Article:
(4) whose tongue speaks no deceit

(5) who has not done harm to his fellow

(6) or borne reproach for [his acts toward] his neighbor

(7) for whom a contemptible person is abhorrent

(8) who honors those who fear the Lord

(9) who stands by his oath even when it is to his disadvantage

(10) who has never lent money for interest

(11) or accepted a bribe against the innocent."

—Psalms 15:1–5

What does principle number three, who speaks the truth in his heart, mean? It refers to a person who follows the truth even when it is known only to him/her, and yet is disadvantageous in practical terms. The commentaries on the Talmud cite the case of Rabbi Safra: One day, while the Rabbi was reciting the Sh’ma (Hear, O Israel), a man entered his office and made an offer for an item the Rabbi was selling. Not wishing to interrupt his prayers, Rabbi Safra said nothing. The would-be buyer interpreted the silence as rejection, and raised his offer several times. When Rabbi Safra finished praying, he explained why he had been silent and accepted the original bid, explaining that when he first heard it, he knew that he would be willing to sell the item at that price.

When Isaiah came [the talmudic passage continues] he summed up the 613 commandments in six [ethical] principles:

(1) He who walks in righteousness

(2) who speaks honestly

(3) who spurns profit from fraudulent dealings

(4) who waves away a bribe instead of taking it

(5) who closes his ears and doesn’t listen to malicious words

(6) who shuts his eyes against looking at evil.

—Isaiah 33:15–16

The Talmud next cites Micah, in the passage quoted earlier, who summed up the 613 commandments in three principles.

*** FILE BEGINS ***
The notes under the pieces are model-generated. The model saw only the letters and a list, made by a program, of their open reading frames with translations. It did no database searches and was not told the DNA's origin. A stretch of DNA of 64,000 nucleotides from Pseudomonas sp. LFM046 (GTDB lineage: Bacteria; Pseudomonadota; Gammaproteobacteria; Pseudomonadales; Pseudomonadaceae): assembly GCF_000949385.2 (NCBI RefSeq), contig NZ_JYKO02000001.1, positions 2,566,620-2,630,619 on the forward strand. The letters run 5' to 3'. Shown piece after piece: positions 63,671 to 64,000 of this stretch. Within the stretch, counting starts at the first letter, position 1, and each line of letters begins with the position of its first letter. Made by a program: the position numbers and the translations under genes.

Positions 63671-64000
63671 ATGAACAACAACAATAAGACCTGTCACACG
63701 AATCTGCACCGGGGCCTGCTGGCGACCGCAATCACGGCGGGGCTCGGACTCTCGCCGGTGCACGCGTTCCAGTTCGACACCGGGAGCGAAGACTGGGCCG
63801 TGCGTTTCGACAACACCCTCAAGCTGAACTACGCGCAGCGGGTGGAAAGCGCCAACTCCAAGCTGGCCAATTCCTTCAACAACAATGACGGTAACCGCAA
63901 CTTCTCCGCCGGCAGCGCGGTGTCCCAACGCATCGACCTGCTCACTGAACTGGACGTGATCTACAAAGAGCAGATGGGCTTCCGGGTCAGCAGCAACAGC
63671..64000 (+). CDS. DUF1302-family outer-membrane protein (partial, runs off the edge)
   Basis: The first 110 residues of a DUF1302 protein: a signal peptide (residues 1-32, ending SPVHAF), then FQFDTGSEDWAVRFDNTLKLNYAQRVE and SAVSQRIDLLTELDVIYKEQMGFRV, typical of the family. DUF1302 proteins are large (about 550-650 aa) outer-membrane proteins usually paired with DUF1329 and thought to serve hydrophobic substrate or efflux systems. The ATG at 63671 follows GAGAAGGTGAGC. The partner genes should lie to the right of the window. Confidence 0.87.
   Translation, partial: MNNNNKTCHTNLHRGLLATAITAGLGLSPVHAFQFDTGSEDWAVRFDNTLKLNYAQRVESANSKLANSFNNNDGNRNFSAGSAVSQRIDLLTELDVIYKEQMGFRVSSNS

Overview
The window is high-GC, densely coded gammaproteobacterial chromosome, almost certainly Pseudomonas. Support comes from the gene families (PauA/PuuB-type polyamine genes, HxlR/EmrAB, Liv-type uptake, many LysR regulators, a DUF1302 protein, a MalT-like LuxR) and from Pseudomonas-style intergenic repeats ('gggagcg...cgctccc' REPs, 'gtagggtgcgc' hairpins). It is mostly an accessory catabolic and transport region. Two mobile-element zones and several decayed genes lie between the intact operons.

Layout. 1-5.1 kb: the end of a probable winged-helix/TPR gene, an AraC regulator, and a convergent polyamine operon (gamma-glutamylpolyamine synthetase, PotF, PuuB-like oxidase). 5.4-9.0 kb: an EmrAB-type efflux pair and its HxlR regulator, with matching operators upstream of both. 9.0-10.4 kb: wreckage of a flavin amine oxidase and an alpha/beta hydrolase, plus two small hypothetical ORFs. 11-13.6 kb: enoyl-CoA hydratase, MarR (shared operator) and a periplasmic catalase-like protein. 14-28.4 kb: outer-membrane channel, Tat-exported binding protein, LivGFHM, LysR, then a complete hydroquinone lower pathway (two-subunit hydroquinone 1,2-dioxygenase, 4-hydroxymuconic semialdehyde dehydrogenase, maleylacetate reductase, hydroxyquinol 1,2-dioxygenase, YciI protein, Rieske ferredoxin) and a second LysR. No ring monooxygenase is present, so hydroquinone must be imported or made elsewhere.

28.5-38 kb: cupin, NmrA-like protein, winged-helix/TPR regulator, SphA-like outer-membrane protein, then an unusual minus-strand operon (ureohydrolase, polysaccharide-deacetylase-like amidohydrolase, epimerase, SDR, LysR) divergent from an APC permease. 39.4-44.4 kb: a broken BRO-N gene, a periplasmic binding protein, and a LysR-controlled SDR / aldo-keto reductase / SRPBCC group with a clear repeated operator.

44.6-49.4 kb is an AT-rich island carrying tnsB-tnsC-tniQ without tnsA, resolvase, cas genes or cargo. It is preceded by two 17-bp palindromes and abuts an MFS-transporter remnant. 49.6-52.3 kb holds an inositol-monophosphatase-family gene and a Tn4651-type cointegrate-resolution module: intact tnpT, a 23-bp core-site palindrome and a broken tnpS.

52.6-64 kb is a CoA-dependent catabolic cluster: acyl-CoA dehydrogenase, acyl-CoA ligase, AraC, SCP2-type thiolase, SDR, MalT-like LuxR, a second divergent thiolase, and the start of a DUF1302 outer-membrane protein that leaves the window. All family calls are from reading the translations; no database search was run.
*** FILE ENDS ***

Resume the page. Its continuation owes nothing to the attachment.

Then it returns to a different verse in Isaiah, which summarizes the 613 commandments in two principles:

(1) Do justice

(2) carry out acts of righteousness (or charity)

—Isaiah 56:1

There then follows a short dispute whether or not Amos summarized the laws in one principle: Seek Me and you will live (5:4), and finally,

When Habakkuk came, he summed up the 613 commandments in one principle, for he said, The righteous shall live according to his faith (2:4).

—Babylonian Talmud, Makkot 23b–24a

Many people who profess to be religious do not in their daily lives live according to the faith they profess. Habakkuk, therefore, offers a simple test for determining the sincerity of a person’s religiosity: Does he or she carry out the actions commanded by God?

The Jewish nation is distinguished by three characteristics; they are merciful, they are modest [alternatively, bashful], and they perform acts of loving-kindness.

—Babylonian Talmud, Yevamot 79a

While large numbers of Jews certainly do not possess these traits (I know more than a few who are distinguished neither by modesty nor by bashfulness), the Rabbis were suggesting what values and behavior each Jew should aspire to; once again, all the traits enumerated are ethical.


The world endures because of three activities: Torah study, worship of God, and deeds of loving-kindness.

—Ethics of the Fathers 1:2; for the meaning of

deeds of loving-kindness, see page 24.

The following are the activities for which a person is rewarded in this world, and again in the World-to-Come: honoring one’s father and mother, deeds of loving-kindness, and making peace between a person and his neighbor. The study of Torah, however, is as important as all of them together.